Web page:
Driessen, Erik Otto

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  • Publication
    Using Positive Psychology to Bolster Student Success at GateWay Community College
    (2018-04-30) Driessen, Erik Otto; Burgoon, Adam; Tomasulo, Devon; Chewning, Esther
    Supported by a situational analysis and review of positive psychological literature, this paper outlines an application plan to support GateWay Community College’s ‘experiential learning with a purpose' vision which focuses on infusing meaning into students’ career development and learning. This vision was articulated by Kerry Sanderson, Director of Career Services, and Jessica Brosilo, Service Learning Center Coordinator, in the form of three guiding principles for our work: 1) accessing large student populations, 2) developing students' personal meaning and understanding of purpose through career goals, and 3) cultivating a broader view of success beyond career goals. Future-mindedness and self-efficacy emerged as key pillars in an integrative system for building meaning, along with the importance of persistence which surfaced through our discussions with Sanderson and Brosilo and our review of the Maricopa County Community College District and GateWay Community College’s joint strategic direction on student support goals. Our application plan rests on these three pillars: future-mindedness, self-efficacy, and meaning – with persistence running as a key thread throughout. The plan resides on three key processes: 1) administering a foundational, future-oriented writing exercise for incoming students that also cultivates foundations for self-efficacy and goal setting; 2) administering a growth mindset, belonging and self-efficacy intervention focused on messaging and environmental for incoming students, and 3) ongoing programming for students that supports purpose and meaning as well as student persistence.
  • Publication
    You Only Live Twice: Midlife as a Creative Transition Into Our 'Second Act'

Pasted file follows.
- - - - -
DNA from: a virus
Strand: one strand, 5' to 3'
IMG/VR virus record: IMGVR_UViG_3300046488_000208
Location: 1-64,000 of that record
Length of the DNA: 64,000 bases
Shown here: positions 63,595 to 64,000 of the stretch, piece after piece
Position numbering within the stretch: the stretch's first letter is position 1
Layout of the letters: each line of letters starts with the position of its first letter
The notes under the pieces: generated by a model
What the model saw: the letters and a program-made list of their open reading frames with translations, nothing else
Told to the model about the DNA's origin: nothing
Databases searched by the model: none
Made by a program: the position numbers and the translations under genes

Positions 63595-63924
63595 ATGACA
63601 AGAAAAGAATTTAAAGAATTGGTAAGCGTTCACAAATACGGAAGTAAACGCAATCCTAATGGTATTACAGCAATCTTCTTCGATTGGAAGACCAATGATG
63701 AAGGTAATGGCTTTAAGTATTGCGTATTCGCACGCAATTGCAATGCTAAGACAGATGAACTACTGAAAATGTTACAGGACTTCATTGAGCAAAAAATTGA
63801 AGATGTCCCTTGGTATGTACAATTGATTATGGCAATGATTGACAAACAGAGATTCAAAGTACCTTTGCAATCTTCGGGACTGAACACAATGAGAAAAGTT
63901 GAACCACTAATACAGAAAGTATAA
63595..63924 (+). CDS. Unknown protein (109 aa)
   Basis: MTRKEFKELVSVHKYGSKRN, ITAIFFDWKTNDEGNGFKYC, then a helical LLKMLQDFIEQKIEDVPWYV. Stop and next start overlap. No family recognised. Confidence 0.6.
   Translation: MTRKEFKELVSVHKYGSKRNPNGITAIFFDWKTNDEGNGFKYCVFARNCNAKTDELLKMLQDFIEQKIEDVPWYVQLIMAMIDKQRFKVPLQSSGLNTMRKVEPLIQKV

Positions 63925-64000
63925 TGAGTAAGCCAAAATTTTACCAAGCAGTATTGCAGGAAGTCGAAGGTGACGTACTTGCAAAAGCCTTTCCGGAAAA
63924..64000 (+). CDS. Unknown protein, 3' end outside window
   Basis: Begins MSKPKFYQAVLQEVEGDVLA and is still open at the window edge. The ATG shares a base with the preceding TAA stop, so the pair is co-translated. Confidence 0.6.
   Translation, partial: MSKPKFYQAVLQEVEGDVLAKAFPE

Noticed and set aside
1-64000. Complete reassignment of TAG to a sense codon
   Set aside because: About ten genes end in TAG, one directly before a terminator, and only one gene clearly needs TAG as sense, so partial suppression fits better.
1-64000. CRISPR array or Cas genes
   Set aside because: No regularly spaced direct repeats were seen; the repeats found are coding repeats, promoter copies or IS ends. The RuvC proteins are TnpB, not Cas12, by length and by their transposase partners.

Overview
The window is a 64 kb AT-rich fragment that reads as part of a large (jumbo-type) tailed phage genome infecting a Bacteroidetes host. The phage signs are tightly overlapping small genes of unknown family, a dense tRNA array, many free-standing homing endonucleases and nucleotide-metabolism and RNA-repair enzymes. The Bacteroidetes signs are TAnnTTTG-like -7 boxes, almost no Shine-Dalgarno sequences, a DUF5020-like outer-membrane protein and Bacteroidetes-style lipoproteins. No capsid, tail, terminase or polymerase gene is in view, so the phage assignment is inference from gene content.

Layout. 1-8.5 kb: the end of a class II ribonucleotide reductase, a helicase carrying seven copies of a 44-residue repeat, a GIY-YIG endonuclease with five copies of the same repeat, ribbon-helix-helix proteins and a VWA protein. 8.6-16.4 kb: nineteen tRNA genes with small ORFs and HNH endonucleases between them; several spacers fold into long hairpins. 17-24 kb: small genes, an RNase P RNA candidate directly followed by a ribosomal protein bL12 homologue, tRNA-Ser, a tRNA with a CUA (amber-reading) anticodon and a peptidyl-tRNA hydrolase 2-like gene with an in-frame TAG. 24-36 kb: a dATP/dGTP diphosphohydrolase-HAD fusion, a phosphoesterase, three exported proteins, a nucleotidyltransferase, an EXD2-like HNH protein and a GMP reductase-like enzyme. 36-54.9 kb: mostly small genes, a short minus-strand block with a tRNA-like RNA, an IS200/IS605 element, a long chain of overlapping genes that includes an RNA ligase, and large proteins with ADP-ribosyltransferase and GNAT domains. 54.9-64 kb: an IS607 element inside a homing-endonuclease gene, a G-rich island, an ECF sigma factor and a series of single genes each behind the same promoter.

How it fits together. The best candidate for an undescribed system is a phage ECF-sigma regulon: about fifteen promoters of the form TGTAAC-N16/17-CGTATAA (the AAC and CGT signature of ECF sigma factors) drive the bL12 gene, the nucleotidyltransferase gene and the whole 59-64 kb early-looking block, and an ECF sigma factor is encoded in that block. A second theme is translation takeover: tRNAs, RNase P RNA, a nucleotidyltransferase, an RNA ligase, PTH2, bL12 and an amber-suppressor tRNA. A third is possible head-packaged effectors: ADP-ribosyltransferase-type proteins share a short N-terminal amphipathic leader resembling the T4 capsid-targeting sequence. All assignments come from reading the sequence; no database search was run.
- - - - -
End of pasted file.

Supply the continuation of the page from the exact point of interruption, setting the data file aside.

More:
(2018-08-01) Driessen, Erik Otto
    Our rising life expectancy mandates a re-design of our life span and redefines ‘midlife’ both technically and conceptually. Lagging behind other life stages in its scientific study, midlife is often connoted with a ‘crisis’ of sorts. Yet historically, midlife represented an apex in life; moreover, conclusive ‘crisis’ evidence has yet to emerge. Some manage to thrive in midlife by maintaining an attitude rooted in The Good Life, a concept tracing back to Aristotelian ethics. Positive psychology, the science of what makes life worth living, has studied The Good Life in modern times and contributed to understanding midlife in well-being terms. Together with neuroscience, positive psychology can help dispel myths regarding midlife, reframing it from the onset of decline into a creative transition for our ‘second act’ based on an enhanced sense of authorship. This self-creation process involves three key well-being themes: revision, prospection, and individuation. Reviewing these themes and ‘layering’ them with different well-being perspectives relevant to midlife, we may achieve meaningful positive psychological constructs and activities (and eventually, interventions) in three areas: positive narrative identity, serious play, and self-regulation. Of these, serious play, which unlocks the tacit knowledge our bodies disseminate in a state of play, seems especially key to enhancing authorship. One serious play application, LEGO Serious Play, which aims to build identities trough metaphors, seems especially promising for enhancing well-being at midlife in positive psychology workshops.